BCS playoff in the works?
Six-member committee forming to discuss realistic optionsPosted: Friday January 03, 2003 2:25 PM
PHOENIX (AP) -- The Bowl Championship Series will form a committee to discuss changes that eventually could lead to a college football playoff.
One president from each of six conferences -- the Atlantic Coast, Big East, Big Ten, Big 12, Pac-10 and Southeastern -- will be picked for the committee this month. They are expected to make a recommendation in 2005.
"There are four options. We can go back to the old system, we can stay where we are, we can tweak it, or we can go to a playoff," BCS coordinator Mike Tranghese said Friday. "We're going to spend some time and talk about all of them."
The BCS is committed to a second rotation of the championship bowls, which began Friday night with the Fiesta Bowl between No. 1 Miami and No. 2 Ohio State.
The next three title games will be in the Sugar, Orange and Rose bowls before the contract runs out after the 2005 season.
ABC, which has a $525 million, seven-year contract to televise the BCS games, has an exclusive negotiating period in the second half of 2005 to keep the games on the network.
The BCS was formed in 1998 in an effort to match the top two teams in a national title game. The system is not problem-proof and some people would prefer a playoff system.
"My presidents don't want to play football in December during exams and they don't want to play in the second semester," said Tranghese, the Big East commissioner. "They ask if the regular season is healthy and the answer is a resounding 'Yes.' They ask if a playoff would affect that and the answer is 'Yes.' Just look at basketball."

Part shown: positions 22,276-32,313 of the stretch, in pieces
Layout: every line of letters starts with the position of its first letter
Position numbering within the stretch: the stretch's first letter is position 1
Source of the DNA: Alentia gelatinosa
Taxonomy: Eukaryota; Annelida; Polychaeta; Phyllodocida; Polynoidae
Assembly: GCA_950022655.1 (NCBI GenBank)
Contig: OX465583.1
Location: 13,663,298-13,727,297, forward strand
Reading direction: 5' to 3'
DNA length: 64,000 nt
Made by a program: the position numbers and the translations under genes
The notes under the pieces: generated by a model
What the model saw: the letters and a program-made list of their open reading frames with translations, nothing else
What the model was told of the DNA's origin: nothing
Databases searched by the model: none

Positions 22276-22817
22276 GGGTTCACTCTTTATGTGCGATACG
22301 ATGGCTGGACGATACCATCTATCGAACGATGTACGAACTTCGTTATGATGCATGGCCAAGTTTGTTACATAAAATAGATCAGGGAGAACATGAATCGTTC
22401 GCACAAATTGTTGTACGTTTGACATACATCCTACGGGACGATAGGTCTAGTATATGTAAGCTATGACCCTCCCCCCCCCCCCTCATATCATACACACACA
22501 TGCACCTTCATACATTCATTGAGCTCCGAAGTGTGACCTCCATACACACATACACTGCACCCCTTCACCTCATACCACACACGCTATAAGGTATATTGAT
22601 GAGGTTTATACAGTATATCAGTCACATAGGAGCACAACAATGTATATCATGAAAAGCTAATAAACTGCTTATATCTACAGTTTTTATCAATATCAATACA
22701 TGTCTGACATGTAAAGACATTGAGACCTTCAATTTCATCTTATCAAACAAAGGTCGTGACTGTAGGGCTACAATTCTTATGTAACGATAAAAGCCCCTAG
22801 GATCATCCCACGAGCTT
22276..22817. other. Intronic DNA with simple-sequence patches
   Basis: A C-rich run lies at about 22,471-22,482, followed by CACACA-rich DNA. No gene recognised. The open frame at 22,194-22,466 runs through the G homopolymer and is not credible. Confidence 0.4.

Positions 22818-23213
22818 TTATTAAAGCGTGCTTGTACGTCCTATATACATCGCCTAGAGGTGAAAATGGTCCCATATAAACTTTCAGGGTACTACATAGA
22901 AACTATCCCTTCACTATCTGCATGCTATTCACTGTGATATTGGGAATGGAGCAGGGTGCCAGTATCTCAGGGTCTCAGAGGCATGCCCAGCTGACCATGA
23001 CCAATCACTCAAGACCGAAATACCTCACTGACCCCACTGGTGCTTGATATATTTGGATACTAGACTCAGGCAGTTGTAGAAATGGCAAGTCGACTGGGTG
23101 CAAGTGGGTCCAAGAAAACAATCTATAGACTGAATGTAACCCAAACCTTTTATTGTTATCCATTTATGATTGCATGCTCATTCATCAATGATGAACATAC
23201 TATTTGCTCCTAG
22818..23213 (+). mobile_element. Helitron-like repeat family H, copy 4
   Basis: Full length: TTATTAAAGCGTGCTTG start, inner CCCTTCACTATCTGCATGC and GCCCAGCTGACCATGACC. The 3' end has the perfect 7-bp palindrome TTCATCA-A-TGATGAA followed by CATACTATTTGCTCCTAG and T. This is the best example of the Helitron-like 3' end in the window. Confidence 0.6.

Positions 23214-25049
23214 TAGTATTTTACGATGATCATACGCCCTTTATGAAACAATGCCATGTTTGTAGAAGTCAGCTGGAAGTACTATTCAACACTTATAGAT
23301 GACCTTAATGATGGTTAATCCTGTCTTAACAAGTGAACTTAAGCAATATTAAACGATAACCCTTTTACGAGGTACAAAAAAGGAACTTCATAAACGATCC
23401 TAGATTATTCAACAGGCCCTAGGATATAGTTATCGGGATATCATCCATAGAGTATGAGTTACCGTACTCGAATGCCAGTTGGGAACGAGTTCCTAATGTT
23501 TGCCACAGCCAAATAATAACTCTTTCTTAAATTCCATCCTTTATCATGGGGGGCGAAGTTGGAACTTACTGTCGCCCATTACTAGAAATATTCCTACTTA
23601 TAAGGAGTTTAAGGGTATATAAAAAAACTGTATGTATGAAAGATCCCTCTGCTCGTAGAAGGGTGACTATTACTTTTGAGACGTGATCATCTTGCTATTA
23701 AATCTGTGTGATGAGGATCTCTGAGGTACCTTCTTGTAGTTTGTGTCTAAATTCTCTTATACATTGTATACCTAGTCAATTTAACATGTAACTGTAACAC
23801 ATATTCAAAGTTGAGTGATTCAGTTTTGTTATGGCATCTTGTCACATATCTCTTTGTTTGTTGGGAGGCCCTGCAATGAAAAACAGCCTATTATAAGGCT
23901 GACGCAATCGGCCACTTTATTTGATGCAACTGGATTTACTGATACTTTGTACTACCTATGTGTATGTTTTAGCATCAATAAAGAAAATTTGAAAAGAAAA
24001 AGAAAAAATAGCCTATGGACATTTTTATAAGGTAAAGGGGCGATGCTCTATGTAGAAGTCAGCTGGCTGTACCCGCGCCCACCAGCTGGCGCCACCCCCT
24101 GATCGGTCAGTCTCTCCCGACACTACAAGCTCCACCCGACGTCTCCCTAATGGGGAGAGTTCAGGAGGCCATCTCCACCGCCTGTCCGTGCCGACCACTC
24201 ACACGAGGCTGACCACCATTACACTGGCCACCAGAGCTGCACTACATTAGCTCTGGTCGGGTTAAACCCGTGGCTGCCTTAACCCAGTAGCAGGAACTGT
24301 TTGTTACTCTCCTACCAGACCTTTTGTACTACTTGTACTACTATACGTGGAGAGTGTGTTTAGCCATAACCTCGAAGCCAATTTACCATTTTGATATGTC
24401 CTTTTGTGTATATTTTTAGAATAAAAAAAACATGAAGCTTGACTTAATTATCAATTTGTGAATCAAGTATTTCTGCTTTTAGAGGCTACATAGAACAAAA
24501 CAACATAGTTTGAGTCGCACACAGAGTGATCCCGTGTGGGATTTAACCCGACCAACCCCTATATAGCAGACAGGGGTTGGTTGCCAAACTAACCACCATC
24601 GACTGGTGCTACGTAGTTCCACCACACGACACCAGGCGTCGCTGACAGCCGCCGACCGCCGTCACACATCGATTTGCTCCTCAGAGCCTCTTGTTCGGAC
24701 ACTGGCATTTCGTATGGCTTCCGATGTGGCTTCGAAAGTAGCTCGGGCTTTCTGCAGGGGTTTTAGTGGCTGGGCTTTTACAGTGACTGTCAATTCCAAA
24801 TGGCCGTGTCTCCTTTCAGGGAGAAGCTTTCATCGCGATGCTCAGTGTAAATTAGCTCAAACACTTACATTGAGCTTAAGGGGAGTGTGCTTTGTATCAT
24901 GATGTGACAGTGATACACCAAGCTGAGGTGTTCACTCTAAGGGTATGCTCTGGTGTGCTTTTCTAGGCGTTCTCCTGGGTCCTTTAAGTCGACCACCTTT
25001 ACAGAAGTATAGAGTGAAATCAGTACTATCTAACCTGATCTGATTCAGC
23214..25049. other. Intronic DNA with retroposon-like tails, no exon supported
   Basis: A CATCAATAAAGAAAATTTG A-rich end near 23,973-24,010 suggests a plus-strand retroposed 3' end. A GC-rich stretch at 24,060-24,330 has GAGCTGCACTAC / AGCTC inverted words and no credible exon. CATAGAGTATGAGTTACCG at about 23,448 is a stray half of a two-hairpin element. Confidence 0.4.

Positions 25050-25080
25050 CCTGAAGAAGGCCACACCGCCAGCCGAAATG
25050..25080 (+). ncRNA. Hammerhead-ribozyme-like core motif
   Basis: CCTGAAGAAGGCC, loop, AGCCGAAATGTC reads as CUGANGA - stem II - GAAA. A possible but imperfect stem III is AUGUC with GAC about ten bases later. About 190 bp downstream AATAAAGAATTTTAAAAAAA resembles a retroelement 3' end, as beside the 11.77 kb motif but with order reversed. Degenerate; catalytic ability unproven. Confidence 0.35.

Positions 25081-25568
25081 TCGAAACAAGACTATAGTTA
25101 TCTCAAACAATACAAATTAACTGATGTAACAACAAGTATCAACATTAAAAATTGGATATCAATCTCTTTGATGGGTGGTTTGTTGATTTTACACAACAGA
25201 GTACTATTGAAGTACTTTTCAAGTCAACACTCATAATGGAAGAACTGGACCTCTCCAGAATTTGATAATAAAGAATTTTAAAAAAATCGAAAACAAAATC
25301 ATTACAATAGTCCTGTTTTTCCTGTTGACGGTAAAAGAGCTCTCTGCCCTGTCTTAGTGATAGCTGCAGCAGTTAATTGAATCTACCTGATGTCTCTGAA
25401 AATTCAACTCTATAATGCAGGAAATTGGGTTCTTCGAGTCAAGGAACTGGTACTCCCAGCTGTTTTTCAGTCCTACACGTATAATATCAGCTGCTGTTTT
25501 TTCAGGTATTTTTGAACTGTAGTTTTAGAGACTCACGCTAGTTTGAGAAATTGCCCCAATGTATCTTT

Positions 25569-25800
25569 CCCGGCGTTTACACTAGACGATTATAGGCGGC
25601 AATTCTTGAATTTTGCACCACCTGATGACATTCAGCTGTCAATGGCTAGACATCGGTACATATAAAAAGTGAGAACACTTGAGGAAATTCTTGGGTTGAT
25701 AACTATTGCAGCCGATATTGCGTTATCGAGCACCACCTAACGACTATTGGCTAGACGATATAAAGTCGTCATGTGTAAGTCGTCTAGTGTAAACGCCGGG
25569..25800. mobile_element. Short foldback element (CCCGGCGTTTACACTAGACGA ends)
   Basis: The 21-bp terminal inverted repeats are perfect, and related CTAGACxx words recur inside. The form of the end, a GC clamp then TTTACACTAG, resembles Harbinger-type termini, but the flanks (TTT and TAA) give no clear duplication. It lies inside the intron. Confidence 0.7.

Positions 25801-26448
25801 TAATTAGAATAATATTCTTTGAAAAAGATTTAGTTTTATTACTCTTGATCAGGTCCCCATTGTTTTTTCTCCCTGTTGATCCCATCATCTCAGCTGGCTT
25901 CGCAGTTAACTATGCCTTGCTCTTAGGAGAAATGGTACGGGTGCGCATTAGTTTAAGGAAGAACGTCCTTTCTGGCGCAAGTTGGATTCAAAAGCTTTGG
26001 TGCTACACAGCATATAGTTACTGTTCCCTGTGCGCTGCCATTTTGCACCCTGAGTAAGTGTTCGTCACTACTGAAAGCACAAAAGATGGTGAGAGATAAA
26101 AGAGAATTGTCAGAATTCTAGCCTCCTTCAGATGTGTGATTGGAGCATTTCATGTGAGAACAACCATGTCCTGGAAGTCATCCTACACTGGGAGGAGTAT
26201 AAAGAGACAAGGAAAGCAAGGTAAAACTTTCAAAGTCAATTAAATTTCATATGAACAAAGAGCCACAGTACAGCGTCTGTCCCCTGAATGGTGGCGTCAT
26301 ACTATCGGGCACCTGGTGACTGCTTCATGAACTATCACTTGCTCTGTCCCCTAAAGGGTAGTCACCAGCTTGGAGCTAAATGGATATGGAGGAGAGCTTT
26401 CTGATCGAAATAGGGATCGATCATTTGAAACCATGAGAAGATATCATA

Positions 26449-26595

A more likely solution would be to add one game after the existing bowls to determine the national champion.
"It's not a home run like everyone thinks. A lot of issues have to be resolved," Tranghese said.
In three of the first five years, the BCS system worked smoothly, with a consensus over the top two teams.
But in 2000 and 2001, there were disputes over who should play in the title game, and this year the Rose Bowl was upset about not having its traditional matchup between the Big Ten and Pac-10.
In 2000, Miami believed it should have played Oklahoma for the title instead of Florida State. The Hurricanes beat the Seminoles in the regular season.
Last season, Nebraska played Miami for the title even though the Cornhuskers didn't win their conference.
This year, Ohio State went to the Fiesta Bowl, and the Orange Bowl picked Iowa with the first at-large selection, leaving the Rose Bowl with Big 12 champion Oklahoma against Pac-10 champ Washington State.
The Orange Bowl was dubbed "Rose Bowl East" for its matchup between Iowa and Southern California.
The Rose Bowl attendance of 86,848 was the lowest since 1944 in the 91,000-seat stadium. Tranghese said changes for the Rose Bowl will be discussed, but only if they don't hurt the other three BCS games.
"I think what transpired this year blind-sided them," he said. "They didn't expect it. It will take some time for them to adjust."
Tranghese doesn't see any sentiment for returning to the old system that had conference champions locked into bowls and led to three split championships in eight years.
"I think we had a system 10 years ago that was awful," Tranghese said. "Ten years ago, Ohio State wouldn't be playing Miami. The BCS solved that."